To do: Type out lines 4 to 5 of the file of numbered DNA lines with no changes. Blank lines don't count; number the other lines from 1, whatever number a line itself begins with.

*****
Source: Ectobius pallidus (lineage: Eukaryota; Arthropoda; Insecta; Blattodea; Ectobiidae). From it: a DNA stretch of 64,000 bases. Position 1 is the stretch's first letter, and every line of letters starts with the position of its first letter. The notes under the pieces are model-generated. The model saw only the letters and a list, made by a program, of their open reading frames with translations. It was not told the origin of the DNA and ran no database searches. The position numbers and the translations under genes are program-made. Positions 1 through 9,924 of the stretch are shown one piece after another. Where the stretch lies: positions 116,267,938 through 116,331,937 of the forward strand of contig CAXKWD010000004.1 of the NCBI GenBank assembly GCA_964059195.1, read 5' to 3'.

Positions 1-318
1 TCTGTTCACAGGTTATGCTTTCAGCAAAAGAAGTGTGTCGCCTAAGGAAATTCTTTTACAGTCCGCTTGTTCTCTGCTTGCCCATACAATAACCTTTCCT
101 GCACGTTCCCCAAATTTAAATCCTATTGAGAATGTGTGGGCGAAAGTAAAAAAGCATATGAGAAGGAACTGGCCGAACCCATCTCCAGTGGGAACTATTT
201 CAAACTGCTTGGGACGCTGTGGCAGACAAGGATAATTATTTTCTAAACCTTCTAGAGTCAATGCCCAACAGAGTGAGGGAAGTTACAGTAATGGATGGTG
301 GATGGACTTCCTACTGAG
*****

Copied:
101 GCACGTTCCCCAAATTTAAATCCTATTGAGAATGTGTGGGCGAAAGTAAAAAAGCATATGAGAAGGAACTGGCCGAACCCATCTCCAGTGGGAACTATTT
201 CAAACTGCTTGGGACGCTGTGGCAGACAAGGATAATTATTTTCTAAACCTTCTAGAGTCAATGCCCAACAGAGTGAGGGAAGTTACAGTAATGGATGGTG